“Having successfully updated Nominet’s constitution, a time consuming exercise for all involved, it is now time for the company to move into its next phase of development under new leadership,” Gilbert, who joined Nominet in 2005, said in a statement.

WIPO wants tougher cybersquatting rules on new gTLDs

Kevin Murphy, March 29, 2010, Domain Registries

The World Intellectual Property Organization reckons ICANN should toughen its stance against new gTLD registries that allow cybersquatting.

The “trademark post-delegation dispute resolution procedure” or Trademark PDDRP would let trademark holders try to suspend new TLDs and receive compensation when a registry allows cybersquatting.

WIPO wants the burden of proof on trademark holders relaxed, making it much easier to file complaints.

Currently, the draft process would require complainants to show registries’ “specific bad faith intent” to profit from cybersquatting.

WIPO thinks this should be broadened to include deliberate recklessness.

“In seeking to give meaning to ‘intent,’ the criteria should, without as such imposing or implying any sweeping registry policing duty, also encompass instances of willful blindness,” WIPO wrote.

The comments came in response to ICANN’s public comment period on the process, which closes on Thursday.

ICM says ICANN’s options for .xxx are ‘unacceptable’

Kevin Murphy, March 28, 2010, Domain Registries

ICM Registry has issued a speedy response to ICANN’s .xxx approval options paper, calling it “unacceptable” and urging the ICANN board to put the issue to bed ASAP.

Late Friday, ICANN published a flowchart outlining the possible ways the board could handle .xxx in the light of February’s Independent Review Panel decision, which found ICANN acted unfairly when it rejected the TLD in 2007.

ICM president Stuart Lawley said in a letter to ICANN today that most of the paths through the flowcharts “are in many respects substantively and procedurally inconsistent with the IRP declaration”.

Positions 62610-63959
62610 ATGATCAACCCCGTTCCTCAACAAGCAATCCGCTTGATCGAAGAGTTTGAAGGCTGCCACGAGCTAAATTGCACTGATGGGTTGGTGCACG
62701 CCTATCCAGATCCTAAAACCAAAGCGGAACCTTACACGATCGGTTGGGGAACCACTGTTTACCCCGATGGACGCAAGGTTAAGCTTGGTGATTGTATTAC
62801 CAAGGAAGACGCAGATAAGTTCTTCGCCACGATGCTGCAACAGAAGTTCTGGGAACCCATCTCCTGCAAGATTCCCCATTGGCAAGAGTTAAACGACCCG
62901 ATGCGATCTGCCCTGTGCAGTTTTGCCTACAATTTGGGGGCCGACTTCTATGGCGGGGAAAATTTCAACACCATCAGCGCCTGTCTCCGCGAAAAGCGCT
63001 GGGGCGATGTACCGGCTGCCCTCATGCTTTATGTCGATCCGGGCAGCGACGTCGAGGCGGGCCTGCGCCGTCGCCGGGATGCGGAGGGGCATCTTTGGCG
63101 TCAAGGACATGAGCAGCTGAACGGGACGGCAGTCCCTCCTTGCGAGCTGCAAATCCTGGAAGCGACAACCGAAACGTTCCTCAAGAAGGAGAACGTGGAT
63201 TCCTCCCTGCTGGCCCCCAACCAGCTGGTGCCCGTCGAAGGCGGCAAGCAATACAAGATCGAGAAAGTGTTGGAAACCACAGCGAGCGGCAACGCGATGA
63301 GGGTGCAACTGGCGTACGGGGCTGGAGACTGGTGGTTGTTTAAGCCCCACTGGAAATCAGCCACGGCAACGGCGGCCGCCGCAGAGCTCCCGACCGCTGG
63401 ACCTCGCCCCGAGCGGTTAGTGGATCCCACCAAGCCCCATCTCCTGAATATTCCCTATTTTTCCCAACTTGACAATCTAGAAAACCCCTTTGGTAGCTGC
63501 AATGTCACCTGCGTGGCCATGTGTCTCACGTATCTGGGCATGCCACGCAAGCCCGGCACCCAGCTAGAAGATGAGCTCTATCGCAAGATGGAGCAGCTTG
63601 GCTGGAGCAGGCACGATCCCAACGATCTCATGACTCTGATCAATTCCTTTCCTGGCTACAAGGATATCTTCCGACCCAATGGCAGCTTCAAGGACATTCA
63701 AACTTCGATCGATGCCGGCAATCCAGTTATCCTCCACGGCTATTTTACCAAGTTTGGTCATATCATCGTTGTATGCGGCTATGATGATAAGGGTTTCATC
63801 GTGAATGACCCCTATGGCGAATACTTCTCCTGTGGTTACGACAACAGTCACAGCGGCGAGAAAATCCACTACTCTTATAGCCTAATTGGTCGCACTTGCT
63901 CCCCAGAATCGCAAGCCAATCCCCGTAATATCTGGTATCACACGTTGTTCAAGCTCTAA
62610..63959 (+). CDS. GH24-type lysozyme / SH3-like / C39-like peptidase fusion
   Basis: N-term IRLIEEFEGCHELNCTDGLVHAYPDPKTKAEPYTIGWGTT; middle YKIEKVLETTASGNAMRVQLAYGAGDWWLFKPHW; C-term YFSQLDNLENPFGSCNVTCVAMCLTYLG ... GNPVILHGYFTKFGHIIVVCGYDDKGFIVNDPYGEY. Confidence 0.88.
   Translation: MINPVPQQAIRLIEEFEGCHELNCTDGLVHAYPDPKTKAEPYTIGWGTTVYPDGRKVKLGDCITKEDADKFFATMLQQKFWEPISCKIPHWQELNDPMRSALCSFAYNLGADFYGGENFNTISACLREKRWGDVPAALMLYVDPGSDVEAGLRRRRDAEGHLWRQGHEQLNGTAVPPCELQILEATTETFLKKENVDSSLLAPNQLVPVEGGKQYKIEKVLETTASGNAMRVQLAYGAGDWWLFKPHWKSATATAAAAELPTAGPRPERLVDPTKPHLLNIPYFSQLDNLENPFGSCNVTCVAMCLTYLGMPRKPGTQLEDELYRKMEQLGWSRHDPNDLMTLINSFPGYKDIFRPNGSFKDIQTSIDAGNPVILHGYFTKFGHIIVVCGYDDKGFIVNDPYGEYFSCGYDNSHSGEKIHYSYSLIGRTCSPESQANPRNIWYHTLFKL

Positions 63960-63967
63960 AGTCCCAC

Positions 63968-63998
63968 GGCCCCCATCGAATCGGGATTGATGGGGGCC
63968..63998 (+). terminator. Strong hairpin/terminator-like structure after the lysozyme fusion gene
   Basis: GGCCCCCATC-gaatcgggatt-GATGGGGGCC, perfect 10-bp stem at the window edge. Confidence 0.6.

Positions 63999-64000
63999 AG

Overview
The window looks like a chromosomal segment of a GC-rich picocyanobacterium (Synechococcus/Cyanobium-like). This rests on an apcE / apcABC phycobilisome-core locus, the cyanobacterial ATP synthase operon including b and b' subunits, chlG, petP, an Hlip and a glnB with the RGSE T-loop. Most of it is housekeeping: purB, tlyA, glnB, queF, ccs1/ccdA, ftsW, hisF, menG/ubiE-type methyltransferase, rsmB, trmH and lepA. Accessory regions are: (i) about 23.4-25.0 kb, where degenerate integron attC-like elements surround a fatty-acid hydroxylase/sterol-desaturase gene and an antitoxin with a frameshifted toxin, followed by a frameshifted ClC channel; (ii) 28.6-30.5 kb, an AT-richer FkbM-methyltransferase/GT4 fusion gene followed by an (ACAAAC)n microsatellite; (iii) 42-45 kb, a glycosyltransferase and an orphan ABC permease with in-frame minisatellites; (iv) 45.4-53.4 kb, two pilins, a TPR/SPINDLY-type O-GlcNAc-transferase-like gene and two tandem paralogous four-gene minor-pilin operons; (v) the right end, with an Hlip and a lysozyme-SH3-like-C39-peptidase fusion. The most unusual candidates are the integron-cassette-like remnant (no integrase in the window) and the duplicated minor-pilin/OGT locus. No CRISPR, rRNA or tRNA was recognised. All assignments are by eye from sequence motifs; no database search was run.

The company believes the IRP decision resets the approval process to prior to the 2007 decision, when the two parties were in contract talks for an already-approved TLD.

The letter claims that “it would be inappropriate, illegal and inconsistent with ICANN’s core values and model of self governance for ICANN to set up an evaluative process that is lacking in objectivity and that does not affirmatively give effect to the underlying IRP declaration”.

There are presumably few people involved with ICANN in any doubt that ICM intends to take its case to the ‘proper’ courts if needs be, which is probably why its powers-that-be have been unwilling to meet with the company.

As I reported Friday, the options paper creates the possibility of re-evaluating the .xxx application under the Draft Applicant Guidebook v4 for new gTLDs, which is not yet completed.

It also suggests that ICANN will have to ask its Governmental Advisory Committee for its current opinion on the application, a move likely to stretch out a decision for months.

It also has an option to expedite the approval based on the “sponsored” TLD process under which ICM, and others such as .post and .asia, originally applied.

ICM’s latest letter is here. ICANN’s options paper can be found here. The public comment period is open here. Unlike many ICANN comments periods, it has comments.